The funding is meant to allow provinces and territories to work with local school boards to implement measures to protect students and staff from COVID-19. The money can be used to help adapt learning spaces, improve air ventilation, increase hand sanitation and hygiene and buy extra personal protective equipment (PPE) and cleaning supplies.

Trudeau also announced an extra $112 million for First Nations communities to ensure a safe return to school on reserves.

Meanwhile, the National Research Council (NRC) said on Wednesday that it has ended its partnership with CanSino Biologics for a coronavirus vaccine, saying the Chinese company lacks the authority to ship the vaccine at this time.

In May, CanSino had agreed to bring its vaccine candidate to Canada for testing through a partnership with the NRC, but due to the delay the organization "has since moved on to focus our team and facilities on other partners," according to a statement.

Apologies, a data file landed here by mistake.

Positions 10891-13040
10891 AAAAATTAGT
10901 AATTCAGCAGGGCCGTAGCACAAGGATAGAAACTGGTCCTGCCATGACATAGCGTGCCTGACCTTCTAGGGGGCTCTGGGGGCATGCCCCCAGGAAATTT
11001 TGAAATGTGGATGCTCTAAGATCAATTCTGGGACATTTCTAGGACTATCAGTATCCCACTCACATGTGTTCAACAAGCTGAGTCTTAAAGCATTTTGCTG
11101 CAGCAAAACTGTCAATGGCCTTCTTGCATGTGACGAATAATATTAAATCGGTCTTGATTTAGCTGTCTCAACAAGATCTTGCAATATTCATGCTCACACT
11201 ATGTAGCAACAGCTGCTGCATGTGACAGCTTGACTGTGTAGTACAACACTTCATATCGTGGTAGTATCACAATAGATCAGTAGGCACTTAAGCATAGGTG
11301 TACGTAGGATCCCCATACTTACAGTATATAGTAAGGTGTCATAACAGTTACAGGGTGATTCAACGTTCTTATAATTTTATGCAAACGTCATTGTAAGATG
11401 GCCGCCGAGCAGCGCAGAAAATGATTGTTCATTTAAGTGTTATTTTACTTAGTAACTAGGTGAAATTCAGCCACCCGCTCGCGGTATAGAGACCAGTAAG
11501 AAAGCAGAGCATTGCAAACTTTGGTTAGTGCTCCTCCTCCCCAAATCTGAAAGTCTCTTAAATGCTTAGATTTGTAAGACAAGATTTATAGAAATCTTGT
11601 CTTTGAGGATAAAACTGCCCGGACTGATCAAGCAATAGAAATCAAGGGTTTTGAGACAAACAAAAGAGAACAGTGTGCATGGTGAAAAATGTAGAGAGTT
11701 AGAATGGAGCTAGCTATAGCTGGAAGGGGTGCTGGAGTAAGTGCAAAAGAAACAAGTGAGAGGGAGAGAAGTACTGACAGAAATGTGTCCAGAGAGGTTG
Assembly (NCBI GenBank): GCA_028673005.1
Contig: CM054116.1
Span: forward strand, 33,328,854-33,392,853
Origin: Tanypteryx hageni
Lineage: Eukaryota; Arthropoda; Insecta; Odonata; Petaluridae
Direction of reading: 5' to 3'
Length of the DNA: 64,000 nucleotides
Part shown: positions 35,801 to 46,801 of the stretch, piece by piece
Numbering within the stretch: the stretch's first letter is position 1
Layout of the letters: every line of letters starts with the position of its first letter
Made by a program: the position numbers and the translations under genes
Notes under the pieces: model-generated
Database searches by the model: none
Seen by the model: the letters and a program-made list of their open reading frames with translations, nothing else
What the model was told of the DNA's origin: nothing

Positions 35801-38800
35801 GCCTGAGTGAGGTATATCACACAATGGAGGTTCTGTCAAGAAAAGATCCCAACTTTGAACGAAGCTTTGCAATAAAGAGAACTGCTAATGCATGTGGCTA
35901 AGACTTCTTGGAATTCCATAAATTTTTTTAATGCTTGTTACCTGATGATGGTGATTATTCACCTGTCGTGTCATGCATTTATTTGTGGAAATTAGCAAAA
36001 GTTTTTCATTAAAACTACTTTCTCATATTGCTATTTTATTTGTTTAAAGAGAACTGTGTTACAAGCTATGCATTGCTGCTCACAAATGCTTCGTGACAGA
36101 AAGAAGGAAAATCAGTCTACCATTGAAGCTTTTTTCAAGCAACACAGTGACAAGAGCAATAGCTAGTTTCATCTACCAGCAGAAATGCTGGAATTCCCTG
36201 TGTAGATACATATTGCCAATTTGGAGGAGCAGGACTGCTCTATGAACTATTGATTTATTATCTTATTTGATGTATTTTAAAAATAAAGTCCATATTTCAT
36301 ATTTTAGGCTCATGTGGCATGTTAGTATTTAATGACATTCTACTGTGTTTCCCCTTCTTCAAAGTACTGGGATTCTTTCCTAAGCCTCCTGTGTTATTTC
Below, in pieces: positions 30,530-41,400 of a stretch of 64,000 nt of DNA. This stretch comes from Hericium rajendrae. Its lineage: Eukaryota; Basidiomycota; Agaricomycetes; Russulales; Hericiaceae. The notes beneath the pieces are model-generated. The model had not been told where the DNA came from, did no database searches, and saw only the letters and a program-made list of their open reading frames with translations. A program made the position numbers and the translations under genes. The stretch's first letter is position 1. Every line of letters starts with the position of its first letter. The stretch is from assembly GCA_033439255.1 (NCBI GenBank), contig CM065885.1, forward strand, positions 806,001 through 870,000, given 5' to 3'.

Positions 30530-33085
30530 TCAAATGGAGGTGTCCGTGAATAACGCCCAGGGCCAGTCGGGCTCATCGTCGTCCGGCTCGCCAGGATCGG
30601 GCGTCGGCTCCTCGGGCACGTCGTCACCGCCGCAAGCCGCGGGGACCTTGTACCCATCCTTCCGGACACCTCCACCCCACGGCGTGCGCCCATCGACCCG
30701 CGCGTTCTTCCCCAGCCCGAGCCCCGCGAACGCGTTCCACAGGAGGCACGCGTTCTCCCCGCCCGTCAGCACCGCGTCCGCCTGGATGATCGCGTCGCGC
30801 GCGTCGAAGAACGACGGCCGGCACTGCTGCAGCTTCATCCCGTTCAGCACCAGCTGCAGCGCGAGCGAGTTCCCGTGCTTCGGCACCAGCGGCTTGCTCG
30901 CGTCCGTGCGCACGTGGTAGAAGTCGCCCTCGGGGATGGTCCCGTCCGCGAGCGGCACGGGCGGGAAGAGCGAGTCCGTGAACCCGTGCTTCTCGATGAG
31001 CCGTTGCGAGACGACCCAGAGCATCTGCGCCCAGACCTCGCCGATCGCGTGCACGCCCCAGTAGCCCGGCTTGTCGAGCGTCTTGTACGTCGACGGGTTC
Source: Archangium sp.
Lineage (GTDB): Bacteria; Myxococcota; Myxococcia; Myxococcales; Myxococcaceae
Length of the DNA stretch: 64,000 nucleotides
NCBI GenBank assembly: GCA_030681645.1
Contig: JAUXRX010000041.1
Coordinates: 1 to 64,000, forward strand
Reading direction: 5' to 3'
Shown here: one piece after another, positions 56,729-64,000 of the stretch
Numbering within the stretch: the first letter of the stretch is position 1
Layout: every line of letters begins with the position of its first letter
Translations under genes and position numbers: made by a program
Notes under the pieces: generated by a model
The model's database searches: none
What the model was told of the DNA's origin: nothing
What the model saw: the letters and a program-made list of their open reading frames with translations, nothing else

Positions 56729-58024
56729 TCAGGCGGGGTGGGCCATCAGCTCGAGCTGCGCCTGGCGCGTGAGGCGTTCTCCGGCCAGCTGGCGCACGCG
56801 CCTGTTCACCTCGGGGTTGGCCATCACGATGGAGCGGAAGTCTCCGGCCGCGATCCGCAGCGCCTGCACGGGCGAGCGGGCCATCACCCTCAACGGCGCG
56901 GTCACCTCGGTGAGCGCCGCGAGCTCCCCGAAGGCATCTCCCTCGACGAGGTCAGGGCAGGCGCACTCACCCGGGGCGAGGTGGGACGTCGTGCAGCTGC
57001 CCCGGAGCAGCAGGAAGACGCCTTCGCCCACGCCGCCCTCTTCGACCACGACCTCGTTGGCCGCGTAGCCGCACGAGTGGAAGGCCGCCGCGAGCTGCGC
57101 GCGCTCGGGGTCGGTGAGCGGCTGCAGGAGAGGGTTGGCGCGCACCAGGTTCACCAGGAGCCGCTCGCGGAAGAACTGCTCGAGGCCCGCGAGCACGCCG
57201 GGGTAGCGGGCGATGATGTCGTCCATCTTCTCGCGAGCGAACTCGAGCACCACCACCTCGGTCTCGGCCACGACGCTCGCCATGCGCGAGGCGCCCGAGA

CanSino's vaccine candidate is one of the few being tested in a late-stage study as companies race to develop a safe and effective vaccine for COVID-19.

In British Columbia, a lawsuit has been filed in B.C. Supreme Court in a bid to stop the provincial government from reopening kindergarten to Grade 12 classes unless tougher COVID-19 safety measures are imposed.

The action lists alleged "failures" in the back-to-school plan, including the failure to impose mandatory face masks, implement physical distancing, reduce class sizes and provide all students with the option of virtual learning.